Apart from the picturesque landscapes, visitors to Cham Islands off Hoi An City, located in central Vietnam, are also mesmerized by its diverse range of coral species.
A short distance from the heart of Hoi An City by boat, the Cham Islands (Cu Lao Cham) comprise a group of eight islets forming a part of the Cu Lao Cham Marine Park, a World Biosphere Reserve recognized by UNESCO.
Surrounding these small islands are 300 different coral species clustered in colorful reefs observable through the clear, emerald-green water.
Dai Islet is the largest among the islands and hosts one of the most breathtaking coral reefs in the area.
Putting on a diving suit and oxygen tank provided by tour organizers, visitors can dive into the refreshing water for a closer look at the coral.
Concealed behind schools of brightly colored fish, the coral reef appeals to the eyes as though it were a lady shying away from human admiration.
Having just resurfaced from a long dive at Dai Islet, British tourist Richard Leech said he had gone coral-diving in many places around the world, but nothing until then had amazed him as much as the Cham Islands coral reefs did.
The natural coral there was “out of this world,” Leech said, with colors so varied and unique that he felt as if they had had emotions.
Ngo Thi Hoang Yen, a 28-year-old visitor from Hanoi, said the experience she had with the coral was unforgettable.
“When you touch them, the coral doesn’t feel rough at all like it appears to be,” Yen said.
Tourists go coral-diving on Cham Islands in Hoi An City, Quang Nam Province. Photo: Tuoi Tre
Conservation for tourism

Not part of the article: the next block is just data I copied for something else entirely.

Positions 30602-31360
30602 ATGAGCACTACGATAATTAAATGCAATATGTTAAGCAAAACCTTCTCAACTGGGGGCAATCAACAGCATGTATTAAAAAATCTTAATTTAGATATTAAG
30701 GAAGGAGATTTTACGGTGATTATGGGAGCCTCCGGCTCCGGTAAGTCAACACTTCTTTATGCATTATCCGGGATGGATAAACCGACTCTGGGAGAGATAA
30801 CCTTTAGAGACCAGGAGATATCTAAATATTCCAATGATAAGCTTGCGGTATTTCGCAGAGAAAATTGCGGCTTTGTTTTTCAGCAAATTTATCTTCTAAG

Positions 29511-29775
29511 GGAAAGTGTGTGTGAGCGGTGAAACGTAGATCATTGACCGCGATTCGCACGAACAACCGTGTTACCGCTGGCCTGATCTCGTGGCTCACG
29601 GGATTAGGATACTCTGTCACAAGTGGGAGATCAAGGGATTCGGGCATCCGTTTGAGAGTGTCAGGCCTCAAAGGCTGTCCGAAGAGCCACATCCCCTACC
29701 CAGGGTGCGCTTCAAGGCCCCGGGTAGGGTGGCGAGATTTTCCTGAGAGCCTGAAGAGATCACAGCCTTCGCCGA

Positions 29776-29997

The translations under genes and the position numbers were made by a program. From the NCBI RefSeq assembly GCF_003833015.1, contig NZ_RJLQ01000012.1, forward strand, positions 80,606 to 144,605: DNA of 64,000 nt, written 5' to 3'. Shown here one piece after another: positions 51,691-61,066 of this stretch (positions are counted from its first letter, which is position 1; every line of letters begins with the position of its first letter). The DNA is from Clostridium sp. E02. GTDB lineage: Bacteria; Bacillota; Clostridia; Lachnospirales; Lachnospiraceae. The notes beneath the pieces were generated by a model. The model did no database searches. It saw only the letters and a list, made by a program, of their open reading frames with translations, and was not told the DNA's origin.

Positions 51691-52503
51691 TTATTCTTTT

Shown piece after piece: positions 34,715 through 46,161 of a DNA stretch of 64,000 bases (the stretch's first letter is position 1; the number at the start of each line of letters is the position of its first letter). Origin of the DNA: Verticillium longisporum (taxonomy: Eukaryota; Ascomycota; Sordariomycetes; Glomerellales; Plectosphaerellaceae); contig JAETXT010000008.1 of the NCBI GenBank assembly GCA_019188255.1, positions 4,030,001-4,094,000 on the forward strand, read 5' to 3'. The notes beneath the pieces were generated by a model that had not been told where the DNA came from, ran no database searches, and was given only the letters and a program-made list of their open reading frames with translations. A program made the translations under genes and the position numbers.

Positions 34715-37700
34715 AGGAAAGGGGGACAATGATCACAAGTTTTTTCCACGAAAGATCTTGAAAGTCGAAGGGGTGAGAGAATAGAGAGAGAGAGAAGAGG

According to Ngo Dinh Quy, head of the patrol and community development division at Cu Lao Cham Marine Park, there are currently 38 businesses offering boat services to tourists who want to go coral-diving.
The Cham Islands welcome around 3,000 visitors every day on average, 50-60 percent of whom opt for the unique experience.
“We have categorized the coral reefs into separate sections for snorkeling and diving, so that tourist activities can be coupled with conservation efforts,” Quy said.
Each area of the coral reefs is only opened for tourists between three and five years before being fenced off for conservation to prevent permanent damage to the coral, Quy said.
Tran Van Cu, a resident on the Cham Islands who had given up fishing to provide coral diving service with his former fishing boat, said a coral diving package for a group of 4-6 tourists costs VND600,000 (US$26), while individual tourists can take part in the activity for VND300,000 ($13) per person.
Cu’s family now enjoys a more stable income thanks to the increasing number of tourists visiting the islands.
Ngo Van Hai, an employee at Cu Lao Cham Marine Park, said local fishermen used to carry out fishing activities near the coral reefs, which risked damaging the precious natural resource.
Now that they had made the switch from fishing to offering coral diving tours, Hai said, not only are the coral reefs safe from man-made threats but locals also have a better means of living.
From Hoi An City in Quang Nam Province, tourists can sign up for day tours to visit the Cham Islands at VND150,000-400,000 ($6.61-17.62) per person, or they can hire a boat from locals at a negotiable price.